https://www.facebook.com/georgiaarchivesinstitute

The Supply Side

By Jill Sweetapple, SGA Blog Contributor

Adding the Hollinger metal edge, Photograph courtesy of Bob Henderson

If you have been a member of SGA for more than a couple of years, you may have seen Bob Henderson and his table for Hollinger at annual meetings. But what do you know about Hollinger, really?

Who started Hollinger Metal Edge and when?


The Hollinger Company was started by William Hollinger in 1945. Mr. Hollinger worked with officials from The Library of Congress and National Archives to develop archival paper & board for long term storage. Following on the success of The Hollinger Company, in 1995 Bob Henderson along with the late Larry Gates formed the archival division of Metal Edge, Incorporated. After many years of collaboration, The Hollinger Company and Metal Edge, Inc. merged in 2008 to become Hollinger Metal Edge, Inc.

How many staff do you employ?
Currently 35

Most of us are familiar with the standard supplies, but tell us about the product assembly department.
The Hollinger Box begins from a large sheet of board. From there, we run the large sheet of board through a slitter to get a much smaller size sheet to accommodate the Hollinger Box cutting die. On to the die cutter, each Hollinger Box gets die cut from a single sheet of board. Think of the die cut as a cookie cutter. We can mend metal dies to make almost any shape we want. The final process in making the Hollinger Box is applying the metal edges. Our metal edge machines apply one edge at a time and resemble a large free standing sewing machine. Operators pre-fold each box and add a pull string prior to applying the metal edges to each box.

What has been the biggest challenge for Hollinger during COVID?


With the Global shutdown, we were not able to receive or ship orders. During the Summer of 2020, we noticed a small opening of Universities and Museums. Due to them, we were able to survive as a business and keep our employees employed. The Spring of 2021 is when we have noticed the biggest gain in orders, and we are hoping by Fall of 2021 we can resume operations at full capacity.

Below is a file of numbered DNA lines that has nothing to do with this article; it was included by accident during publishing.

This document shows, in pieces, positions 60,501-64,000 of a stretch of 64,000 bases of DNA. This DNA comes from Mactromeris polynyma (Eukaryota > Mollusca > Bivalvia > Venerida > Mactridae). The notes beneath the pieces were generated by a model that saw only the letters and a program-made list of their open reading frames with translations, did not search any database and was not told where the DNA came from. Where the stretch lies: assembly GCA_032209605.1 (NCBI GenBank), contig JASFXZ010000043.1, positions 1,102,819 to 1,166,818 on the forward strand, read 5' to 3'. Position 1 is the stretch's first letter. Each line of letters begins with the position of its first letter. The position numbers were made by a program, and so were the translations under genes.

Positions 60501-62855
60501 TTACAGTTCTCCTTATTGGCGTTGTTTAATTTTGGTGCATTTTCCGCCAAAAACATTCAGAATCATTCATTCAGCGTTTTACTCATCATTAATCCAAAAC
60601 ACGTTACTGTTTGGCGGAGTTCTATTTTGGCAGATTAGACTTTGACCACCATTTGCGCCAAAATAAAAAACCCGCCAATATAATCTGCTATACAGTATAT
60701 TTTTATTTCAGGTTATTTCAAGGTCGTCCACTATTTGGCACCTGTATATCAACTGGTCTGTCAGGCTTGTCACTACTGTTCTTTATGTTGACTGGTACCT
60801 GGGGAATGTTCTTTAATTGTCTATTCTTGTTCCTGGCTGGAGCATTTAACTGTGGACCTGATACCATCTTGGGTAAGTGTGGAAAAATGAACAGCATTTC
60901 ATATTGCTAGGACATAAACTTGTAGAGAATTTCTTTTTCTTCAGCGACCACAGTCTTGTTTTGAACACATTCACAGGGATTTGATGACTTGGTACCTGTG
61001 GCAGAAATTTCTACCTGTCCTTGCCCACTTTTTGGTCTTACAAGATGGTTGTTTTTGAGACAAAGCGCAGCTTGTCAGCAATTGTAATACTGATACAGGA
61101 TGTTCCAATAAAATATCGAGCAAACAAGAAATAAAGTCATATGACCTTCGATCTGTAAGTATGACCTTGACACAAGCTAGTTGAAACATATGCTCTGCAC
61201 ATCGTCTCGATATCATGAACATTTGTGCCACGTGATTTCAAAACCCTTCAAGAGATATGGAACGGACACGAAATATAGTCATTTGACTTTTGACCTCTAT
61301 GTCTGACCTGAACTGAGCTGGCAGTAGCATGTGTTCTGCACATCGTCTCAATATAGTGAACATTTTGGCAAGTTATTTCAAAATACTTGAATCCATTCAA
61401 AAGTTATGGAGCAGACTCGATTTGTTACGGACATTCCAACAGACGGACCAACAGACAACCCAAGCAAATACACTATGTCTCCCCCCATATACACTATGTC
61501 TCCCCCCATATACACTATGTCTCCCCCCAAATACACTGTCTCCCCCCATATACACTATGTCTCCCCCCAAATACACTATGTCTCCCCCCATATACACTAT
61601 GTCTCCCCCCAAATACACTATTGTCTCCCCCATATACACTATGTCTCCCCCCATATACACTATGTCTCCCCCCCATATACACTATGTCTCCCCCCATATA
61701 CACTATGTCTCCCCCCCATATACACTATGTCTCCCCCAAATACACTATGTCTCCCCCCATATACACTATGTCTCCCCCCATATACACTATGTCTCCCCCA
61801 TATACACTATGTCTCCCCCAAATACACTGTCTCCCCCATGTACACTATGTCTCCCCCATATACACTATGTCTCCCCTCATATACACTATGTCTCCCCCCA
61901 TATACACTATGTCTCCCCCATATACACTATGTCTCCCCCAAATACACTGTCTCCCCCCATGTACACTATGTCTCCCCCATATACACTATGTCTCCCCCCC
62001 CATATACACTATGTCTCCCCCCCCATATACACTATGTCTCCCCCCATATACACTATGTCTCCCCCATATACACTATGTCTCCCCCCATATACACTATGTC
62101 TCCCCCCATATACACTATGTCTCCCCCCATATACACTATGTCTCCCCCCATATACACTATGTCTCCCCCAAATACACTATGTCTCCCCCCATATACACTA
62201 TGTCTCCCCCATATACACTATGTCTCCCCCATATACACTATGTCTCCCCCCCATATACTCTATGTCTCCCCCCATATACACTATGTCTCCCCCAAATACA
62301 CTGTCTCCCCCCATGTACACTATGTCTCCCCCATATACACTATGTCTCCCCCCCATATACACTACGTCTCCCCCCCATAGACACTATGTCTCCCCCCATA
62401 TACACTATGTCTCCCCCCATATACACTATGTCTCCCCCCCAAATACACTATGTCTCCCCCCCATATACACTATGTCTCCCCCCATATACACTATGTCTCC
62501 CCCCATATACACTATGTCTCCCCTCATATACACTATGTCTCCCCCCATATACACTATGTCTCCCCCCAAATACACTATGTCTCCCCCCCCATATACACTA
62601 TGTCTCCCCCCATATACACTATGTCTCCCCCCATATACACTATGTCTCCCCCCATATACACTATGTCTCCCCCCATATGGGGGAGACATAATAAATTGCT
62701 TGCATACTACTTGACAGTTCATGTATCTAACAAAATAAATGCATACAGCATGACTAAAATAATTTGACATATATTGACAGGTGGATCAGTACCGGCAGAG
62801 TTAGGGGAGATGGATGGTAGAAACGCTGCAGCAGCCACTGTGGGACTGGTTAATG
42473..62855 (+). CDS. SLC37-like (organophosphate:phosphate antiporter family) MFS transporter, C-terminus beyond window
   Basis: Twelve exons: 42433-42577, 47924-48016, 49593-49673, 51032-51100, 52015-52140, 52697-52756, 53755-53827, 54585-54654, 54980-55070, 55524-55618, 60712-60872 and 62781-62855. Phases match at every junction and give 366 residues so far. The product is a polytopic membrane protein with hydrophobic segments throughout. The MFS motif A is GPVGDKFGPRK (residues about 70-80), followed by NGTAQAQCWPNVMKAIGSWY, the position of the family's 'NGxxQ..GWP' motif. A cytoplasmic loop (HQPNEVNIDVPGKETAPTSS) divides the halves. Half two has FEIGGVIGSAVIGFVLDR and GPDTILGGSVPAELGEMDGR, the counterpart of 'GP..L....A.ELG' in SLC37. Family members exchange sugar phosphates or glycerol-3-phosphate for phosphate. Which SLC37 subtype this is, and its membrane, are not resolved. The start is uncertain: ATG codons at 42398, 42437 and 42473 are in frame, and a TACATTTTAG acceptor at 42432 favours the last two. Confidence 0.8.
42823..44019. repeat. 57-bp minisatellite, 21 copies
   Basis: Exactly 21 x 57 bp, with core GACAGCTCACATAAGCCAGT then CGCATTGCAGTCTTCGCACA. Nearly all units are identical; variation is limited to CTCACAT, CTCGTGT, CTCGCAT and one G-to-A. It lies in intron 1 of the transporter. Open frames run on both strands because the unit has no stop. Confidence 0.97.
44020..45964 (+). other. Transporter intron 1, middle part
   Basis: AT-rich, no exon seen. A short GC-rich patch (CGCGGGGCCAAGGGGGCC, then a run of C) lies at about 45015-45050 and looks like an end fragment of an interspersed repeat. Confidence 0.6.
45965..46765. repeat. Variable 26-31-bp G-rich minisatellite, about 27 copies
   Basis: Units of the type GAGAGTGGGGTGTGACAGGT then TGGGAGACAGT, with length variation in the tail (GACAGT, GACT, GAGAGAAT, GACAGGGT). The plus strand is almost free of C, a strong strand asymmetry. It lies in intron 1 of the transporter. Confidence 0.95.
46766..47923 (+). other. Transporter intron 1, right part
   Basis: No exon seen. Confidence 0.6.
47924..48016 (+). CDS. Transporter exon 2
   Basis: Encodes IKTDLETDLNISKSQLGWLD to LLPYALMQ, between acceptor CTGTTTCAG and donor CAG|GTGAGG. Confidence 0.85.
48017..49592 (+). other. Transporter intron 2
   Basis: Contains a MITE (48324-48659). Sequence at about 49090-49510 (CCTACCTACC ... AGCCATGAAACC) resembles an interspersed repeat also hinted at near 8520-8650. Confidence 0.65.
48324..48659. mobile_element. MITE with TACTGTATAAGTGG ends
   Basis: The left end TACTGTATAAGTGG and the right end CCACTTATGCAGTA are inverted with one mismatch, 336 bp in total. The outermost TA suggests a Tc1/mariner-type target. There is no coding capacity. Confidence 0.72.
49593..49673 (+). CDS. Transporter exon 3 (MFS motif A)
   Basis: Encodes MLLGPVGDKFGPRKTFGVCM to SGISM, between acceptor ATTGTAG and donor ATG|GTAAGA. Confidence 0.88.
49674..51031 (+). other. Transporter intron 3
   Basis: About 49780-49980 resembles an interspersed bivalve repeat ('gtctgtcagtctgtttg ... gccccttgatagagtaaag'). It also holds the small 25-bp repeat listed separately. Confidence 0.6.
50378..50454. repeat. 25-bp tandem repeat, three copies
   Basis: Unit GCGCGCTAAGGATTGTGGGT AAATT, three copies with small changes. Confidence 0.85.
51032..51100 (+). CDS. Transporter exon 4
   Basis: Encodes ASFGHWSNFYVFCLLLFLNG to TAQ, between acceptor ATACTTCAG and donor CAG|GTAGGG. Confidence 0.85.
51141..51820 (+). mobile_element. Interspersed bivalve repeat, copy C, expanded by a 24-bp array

Tell us about the new website!


During late Spring of 2020, while working from home, we decided to focus on the future by building a new website from the ground up. This process was done between many people collaborating from their makeshift home offices. We wanted more than a fresh new look. We wanted a better browsing and purchasing experience. Our new web platform allows us to make immediate changes, so look for new product and new product pictures in the near future.

What is your best seller?


The first product made by Hollinger Metal Edge was the document case, better known as The Hollinger Box. This product today, in legal and letter size, continues to be our best seller. Of course, no Hollinger Box is complete without Hollinger File Folders.

How, if at all, will Hollinger change after the previous “unique” year?


As a small business, we have a better understanding of how essential our employees, vendors and customers are to us. Though the world is big, we operate in a small cottage industry where self-reliance is omnipotent. The phrase “thank you for your order” has a new-found significance.